One of the weirdest, but also most interesting is Whalefall. Whalefall is when a dead whale settles to the bottom of the ocean and organisms move in to feed on the carcass until even the bones are decomposed. Hagfish are a dominant scavenger as well as bacteria. It may not seem like a big deal, but this biome boasts over 160 species that are not found on the surrounding benthos. More info can be found at the link above, or here. Listen to a podcast here.

Deep sea benthos is another biome and it is pretty boring. Its a gooey squishy substrate populated by some dd scavengers, but there is not a high biodiversity and not a lot of food to eat.

Photic vs Aphotic is an odd one involving the light and dark zones of the ocean. Some organisms hide in the dark aphotic zone during the day and migrate up to the surface (the photic zone) at night to eat the phytoplankton. Predators also migrate to eat the things that are eating the phytoplankton.


Not all biomes are found at the bottom of the sea or in the dark. Along coasts you can find rocky coasts, sandy beaches, salt marshes, mangroves, sea grass beds, kelp forests, and fouling communities.

I think fouling communities are really interesting... because all these organisms need is a hard substrate (surface) to stick on. This could be a dock, a pier, a boat, or anything that's in the water long enough. Most people have seen all the 'stuff' growing on the pole legs of piers and docks, but don't really think of the variety of organisms that grow there - or their importance. Most of these organisms are filter feeders and do a lot for water quality. They also break down the surfaces like scavengers... not something we want for our boats and docks we use, but important nonetheless.

There is a lot of information to learn this unit. Students will be given two review sheets one general, one biome specific. The Unit 3 Test is one of the hardest of the year, and it is coming soon!

Monday, September 17, 2012

Beginning Biomes



Students have been learning all the different biomes that exist in the oceans. Most people have heard of coral reefs and think about the beach, but there are actually many different biomes in the ocean.  On the East Coast right here in Virginia, we can find salt marshes, sea grasses, sandy beaches, and maritime forests. In Florida you can find mangroves (trees that grow in salt water) and coral reefs. On the west coast, rocky coasts and kelp forests are the two dominant biomes.

 Along some coasts you can find rocky coasts, sandy beaches, salt marshes, mangroves, sea grass beds, kelp forests, and fouling communities.  Kelp forests are dominated by kelp that can grow to 300 feet tall. The kelp is held near the surface by lots of air bladders. Kelp forests are important because they provide a lot of substrate and habitat for organisms to live, hide and eat.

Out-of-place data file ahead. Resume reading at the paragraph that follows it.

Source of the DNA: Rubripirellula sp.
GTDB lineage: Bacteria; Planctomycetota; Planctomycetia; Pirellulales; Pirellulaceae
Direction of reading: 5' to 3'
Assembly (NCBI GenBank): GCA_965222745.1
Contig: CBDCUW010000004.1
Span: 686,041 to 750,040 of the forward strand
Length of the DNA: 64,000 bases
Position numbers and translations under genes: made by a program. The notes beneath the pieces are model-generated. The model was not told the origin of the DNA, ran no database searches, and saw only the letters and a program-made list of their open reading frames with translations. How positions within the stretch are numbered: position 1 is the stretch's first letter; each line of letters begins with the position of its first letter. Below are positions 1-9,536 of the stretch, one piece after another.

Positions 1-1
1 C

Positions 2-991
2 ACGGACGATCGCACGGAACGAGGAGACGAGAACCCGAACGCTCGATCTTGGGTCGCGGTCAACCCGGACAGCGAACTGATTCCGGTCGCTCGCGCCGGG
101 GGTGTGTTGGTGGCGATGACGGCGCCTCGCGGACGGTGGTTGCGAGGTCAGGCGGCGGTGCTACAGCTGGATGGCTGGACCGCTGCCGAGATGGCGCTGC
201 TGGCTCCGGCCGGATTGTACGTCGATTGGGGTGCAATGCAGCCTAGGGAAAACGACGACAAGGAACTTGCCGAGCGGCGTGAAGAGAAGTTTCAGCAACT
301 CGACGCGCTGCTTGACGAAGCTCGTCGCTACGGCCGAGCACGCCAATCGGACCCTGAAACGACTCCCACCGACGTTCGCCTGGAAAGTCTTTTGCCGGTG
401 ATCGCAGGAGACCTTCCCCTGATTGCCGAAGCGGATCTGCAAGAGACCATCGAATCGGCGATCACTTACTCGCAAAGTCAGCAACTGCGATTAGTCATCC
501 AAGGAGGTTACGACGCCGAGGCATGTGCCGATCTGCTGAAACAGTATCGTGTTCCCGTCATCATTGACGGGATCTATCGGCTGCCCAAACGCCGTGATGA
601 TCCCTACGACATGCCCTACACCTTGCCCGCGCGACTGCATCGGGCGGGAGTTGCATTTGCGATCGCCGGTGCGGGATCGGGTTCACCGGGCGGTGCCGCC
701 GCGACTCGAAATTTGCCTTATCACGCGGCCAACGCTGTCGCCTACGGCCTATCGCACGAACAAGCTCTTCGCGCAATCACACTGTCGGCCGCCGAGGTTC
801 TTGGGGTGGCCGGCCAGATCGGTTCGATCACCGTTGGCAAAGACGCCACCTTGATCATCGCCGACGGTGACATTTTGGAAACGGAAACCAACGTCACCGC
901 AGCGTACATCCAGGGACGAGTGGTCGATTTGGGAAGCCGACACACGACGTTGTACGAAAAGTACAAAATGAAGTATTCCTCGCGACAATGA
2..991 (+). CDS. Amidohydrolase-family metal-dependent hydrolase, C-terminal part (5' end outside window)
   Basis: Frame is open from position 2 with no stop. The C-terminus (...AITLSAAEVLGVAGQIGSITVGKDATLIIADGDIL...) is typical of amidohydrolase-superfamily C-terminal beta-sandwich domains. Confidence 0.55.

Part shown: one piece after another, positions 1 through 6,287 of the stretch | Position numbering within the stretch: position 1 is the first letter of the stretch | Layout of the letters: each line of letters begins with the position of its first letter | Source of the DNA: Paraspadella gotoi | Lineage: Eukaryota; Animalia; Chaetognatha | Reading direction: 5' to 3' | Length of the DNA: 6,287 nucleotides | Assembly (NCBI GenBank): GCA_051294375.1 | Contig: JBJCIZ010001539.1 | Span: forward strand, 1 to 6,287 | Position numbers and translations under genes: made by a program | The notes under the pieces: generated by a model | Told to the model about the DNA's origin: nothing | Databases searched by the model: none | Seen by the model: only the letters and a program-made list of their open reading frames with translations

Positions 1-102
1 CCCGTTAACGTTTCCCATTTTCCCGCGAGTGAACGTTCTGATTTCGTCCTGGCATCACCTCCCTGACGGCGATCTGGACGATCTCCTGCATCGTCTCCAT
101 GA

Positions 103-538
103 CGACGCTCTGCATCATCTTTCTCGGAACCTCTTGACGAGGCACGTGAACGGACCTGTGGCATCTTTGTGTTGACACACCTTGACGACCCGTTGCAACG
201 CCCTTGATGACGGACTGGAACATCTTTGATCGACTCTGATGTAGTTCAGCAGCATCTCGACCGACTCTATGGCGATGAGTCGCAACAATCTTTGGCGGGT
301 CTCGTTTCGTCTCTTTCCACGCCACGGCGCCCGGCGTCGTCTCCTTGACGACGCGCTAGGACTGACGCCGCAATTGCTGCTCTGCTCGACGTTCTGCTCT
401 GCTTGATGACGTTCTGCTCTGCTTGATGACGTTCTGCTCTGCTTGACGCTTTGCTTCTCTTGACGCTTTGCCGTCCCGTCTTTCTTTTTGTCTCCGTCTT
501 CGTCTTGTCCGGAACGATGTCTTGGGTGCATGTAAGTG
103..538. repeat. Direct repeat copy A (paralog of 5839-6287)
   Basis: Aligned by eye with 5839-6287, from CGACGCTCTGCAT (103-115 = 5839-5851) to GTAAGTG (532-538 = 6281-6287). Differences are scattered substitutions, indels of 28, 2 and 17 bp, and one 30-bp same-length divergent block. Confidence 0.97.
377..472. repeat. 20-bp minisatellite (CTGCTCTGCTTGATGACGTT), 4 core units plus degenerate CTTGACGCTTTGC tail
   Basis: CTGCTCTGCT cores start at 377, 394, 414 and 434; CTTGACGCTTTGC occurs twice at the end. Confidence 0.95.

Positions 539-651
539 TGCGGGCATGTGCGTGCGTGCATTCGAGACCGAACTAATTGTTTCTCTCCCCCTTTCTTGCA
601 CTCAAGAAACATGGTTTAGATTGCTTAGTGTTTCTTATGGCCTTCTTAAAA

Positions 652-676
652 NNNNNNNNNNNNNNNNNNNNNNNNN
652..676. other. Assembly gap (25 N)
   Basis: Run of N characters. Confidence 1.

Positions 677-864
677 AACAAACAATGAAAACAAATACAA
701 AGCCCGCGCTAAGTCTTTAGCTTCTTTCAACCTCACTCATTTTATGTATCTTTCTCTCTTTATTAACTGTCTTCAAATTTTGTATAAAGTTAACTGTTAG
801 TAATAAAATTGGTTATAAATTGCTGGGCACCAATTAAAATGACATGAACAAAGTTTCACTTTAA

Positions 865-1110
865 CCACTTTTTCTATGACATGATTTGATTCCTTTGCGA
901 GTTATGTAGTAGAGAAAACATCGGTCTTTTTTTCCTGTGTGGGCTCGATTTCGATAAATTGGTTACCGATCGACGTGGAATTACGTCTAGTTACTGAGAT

We also discussed sea grass beds. Sea grass is super-important for stabilizing the substrate and holding the sand down. This promotes water clarity and decreases turbidity. Nothing eats sea grass when it is alive except for manatees. Everything else eats it after the bacteria have decomposed it a bit.

Salt Marshes are one of the most productive ecosystems, but nothing eats the salt marsh grass when its alive... once the anaerobic bacteria break it down into black mush, then other organisms eat it. 

Mangroves are trees that can grow in salt water. They have crazy prop roots or finger like roots called pneu- mato- phores that stick up out of the water so the tree can get oxygen during high tide. The roots provide a lot of substrate that a lot of fouling organisms will colonize and use as habitat.

 There is a lot of information to learn this unit. The Unit 3 Test is one of the hardest of the year.

Friday, September 14, 2012

Zonation

Today we discussed zonation in Marine Ecology. Zonation happens when organisms are adapted to a very specific set of conditions. Because some organisms are better adapted to these certain conditions, we see bands of organisms occupying zones. Today we talked about zonation and specifically how it affects the rocky coastline.


Students identified zones on rocky coast pictures and took notes on the material. Here is an example of a photo where the zones can clearly be seen by changes in dominant seaweeds. The yellow layer is the upper zone and the white pink is the middle zone. It is easy to see the high water mark or where the high tide will reach. You can also see the lichens in the spray zone.

The spray zone is one of the hardest areas to live in because of the huge changes in salinity and temperature.


We also talked about tide pools. Tide pools are depressions that trap water when the tide recedes. You can find all kinds of things in tide pools, but tide pools in the lower zone have a higher biodiversity than tidepools found in the upper zone. This is because they are more often "refreshed" with water that keeps salinity, dissolved oxygen, and the temperature stable, as well as add nutrients and more food! Here is a neat article from National Geographic about tidepools (and where this photo is from). 

Wednesday, September 12, 2012

Seaweeds

Students learned about the three types of seaweed. Seaweed and algae are the same thing and they are classified by pigment type - red, brown, or green.